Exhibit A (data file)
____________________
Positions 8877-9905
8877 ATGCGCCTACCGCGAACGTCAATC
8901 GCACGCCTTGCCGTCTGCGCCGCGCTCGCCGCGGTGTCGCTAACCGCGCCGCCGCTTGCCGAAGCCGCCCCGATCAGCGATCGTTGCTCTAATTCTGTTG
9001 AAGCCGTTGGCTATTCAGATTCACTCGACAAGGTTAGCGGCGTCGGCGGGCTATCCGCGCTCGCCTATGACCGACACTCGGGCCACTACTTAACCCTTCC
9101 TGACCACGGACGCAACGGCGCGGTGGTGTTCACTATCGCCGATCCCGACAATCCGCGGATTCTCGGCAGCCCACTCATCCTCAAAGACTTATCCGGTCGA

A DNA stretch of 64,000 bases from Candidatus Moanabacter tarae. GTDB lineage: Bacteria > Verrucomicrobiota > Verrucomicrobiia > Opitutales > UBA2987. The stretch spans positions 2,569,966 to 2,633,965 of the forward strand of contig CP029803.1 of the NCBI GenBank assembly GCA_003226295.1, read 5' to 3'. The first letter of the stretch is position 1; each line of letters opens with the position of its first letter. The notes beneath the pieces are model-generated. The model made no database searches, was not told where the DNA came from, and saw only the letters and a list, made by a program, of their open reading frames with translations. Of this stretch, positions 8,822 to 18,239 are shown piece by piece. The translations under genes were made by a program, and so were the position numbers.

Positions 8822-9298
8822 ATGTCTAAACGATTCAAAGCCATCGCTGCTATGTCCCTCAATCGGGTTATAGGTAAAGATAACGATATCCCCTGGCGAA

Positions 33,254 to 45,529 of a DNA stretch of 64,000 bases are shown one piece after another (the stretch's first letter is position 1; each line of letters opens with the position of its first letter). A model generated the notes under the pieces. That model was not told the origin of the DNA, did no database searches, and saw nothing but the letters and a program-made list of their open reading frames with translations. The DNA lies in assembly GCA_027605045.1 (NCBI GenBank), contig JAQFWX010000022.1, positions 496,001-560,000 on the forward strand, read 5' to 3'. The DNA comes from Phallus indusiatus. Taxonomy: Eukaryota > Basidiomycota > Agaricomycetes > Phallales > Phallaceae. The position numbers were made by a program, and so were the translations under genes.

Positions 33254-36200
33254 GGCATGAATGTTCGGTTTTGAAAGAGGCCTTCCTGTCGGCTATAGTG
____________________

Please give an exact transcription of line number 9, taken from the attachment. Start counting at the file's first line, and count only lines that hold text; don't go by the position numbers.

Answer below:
Positions 33,254 to 45,529 of a DNA stretch of 64,000 bases are shown one piece after another (the stretch's first letter is position 1; each line of letters opens with the position of its first letter). A model generated the notes under the pieces. That model was not told the origin of the DNA, did no database searches, and saw nothing but the letters and a program-made list of their open reading frames with translations. The DNA lies in assembly GCA_027605045.1 (NCBI GenBank), contig JAQFWX010000022.1, positions 496,001-560,000 on the forward strand, read 5' to 3'. The DNA comes from Phallus indusiatus. Taxonomy: Eukaryota > Basidiomycota > Agaricomycetes > Phallales > Phallaceae. The position numbers were made by a program, and so were the translations under genes.